Project Name: Hillside Family House
Architectural & interior design: Ming Ding Spatial Art Studio
Designer: Jin Feng
Project location: Ganzhou City, Jiangxi Province, China
Project area: 300 m2
Completion time: October 2018
Main materials: lamps (NVC), doors (Jin Datian), wooden floorboards (PARROT)
Photographer: Ouyang Yun
Text: Sunshine PR
It is not uncommon for China’s new generation of rural migrant workers to save up for a self-built house in their home village. Ironically, most of the houses become vacant after being constructed, just acting as a flashy symbol of wealth in neighborhood. However, this project is different, as it is meant for daily dwelling and living. The owner, who has a career in Guangzhou and Shenzhen, returned to her hometown in southern Jiangxi Province, yearning for the familiar flavor of food and life in her childhood.
The site is situated at the edge of the village, adjacent to a forest park. Backed by the mountain, endowed with greenery, its peace and quietness inspired the designer Jin Feng, and the silhouette of a reclusive white hillside family house appeared in his mind.
Based on functionality, Jin Feng constructed the space with simple geometric blocks. Considering the living habits of the family members, dining room is set as the space center on the first floor. Combined with the large kitchen on the west side, it provides a perfect “stage” for the owner’s love of cooking.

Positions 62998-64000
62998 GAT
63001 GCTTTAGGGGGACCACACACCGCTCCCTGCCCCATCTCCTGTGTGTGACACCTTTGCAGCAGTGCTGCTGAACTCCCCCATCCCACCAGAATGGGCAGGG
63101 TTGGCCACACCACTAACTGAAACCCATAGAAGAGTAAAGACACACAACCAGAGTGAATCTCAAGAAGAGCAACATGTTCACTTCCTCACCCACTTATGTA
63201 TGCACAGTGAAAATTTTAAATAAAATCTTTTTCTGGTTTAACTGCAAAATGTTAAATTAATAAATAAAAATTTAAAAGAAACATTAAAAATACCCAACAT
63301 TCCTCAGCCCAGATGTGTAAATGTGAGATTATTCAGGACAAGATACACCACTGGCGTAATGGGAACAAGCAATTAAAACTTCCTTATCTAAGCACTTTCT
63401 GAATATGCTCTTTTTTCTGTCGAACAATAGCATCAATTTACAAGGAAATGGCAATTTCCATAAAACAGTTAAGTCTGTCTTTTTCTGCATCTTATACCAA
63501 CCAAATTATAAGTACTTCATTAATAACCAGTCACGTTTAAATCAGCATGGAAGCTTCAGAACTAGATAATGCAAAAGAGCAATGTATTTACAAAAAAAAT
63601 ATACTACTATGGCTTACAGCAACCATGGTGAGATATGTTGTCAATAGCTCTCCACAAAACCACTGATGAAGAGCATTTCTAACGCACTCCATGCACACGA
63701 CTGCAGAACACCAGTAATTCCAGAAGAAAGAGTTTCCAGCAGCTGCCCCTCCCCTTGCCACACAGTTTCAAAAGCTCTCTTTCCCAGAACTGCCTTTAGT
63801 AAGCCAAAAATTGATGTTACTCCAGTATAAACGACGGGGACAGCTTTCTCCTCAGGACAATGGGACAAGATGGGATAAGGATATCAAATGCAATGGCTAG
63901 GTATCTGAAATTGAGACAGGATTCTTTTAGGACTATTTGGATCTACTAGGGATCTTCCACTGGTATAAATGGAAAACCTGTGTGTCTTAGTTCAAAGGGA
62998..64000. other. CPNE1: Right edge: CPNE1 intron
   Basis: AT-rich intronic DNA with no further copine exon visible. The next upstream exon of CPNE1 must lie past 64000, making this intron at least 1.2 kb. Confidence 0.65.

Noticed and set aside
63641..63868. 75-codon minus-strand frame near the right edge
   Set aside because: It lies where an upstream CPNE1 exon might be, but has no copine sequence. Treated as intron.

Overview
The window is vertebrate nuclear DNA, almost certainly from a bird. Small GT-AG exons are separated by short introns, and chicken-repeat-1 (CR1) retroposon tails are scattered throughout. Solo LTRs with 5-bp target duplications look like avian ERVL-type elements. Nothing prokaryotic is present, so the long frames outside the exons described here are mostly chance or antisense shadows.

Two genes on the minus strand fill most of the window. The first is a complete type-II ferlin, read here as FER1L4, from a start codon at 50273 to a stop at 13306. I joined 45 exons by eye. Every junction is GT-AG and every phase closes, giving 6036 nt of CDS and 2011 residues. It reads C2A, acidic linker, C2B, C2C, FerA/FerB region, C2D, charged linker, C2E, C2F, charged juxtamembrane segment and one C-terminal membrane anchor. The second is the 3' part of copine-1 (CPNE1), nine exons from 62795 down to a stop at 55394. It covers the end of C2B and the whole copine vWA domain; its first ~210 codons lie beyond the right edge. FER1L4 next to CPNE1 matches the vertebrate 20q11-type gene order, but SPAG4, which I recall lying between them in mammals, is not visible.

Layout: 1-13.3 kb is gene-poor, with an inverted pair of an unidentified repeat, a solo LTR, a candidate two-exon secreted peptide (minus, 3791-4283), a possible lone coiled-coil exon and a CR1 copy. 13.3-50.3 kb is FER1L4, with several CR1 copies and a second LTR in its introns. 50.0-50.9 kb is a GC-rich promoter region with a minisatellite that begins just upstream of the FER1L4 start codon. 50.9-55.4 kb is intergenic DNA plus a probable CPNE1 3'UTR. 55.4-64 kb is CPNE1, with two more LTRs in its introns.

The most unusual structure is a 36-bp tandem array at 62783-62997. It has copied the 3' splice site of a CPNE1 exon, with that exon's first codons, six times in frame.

“Although the project is in the countryside, the living space is changing with our living habits. We can’t deny the fact that we are already part of modern society.” Jin Feng said.
He insisted on practicality, took into account the owner’s living habits, emphasized engineering budget, and followed up the whole process including on-the-spot investigation, leveling of land, courtyard layout design, structural construction, as well as interior decoration and detail optimization.
The biggest problem in village construction is that there is no well-established infrastructure planning. Accordingly, Jin Feng considered the septic tank and waste fermentation system for the whole house at the very beginning. The systematic design approach effectively solved the problem of sewage discharge, and the fertilizer produced in the septic tank can be used for the vegetable garden.
“Discharges and waste disposal have affected the water sources in the village and even the forest. If village construction only pays attention to individual benefits and ignores the environment, I think it is not advisable. The design should have a responsibility to nature.” Jin Feng said.
The interior space features large areas of concrete brick walls, which were painted in white, with low cost. A large striking oriented strand board functions as a background structure and also a partition. It contrasts with the imitation concrete floor tiles and exposed wires, balancing the cool industrial tone with its warm wooden texture.
The minimalist characteristic of this white house differs from the existing appearance of the village. The design value was finally interpreted through transcending narrow boundaries of the neighborhood and turning the “weird” into “curious” till accepted. Practical and livable, paying attention to cost and caring for the environment, these are the principles for Jin Feng’s rational exploration of village residence construction in present China.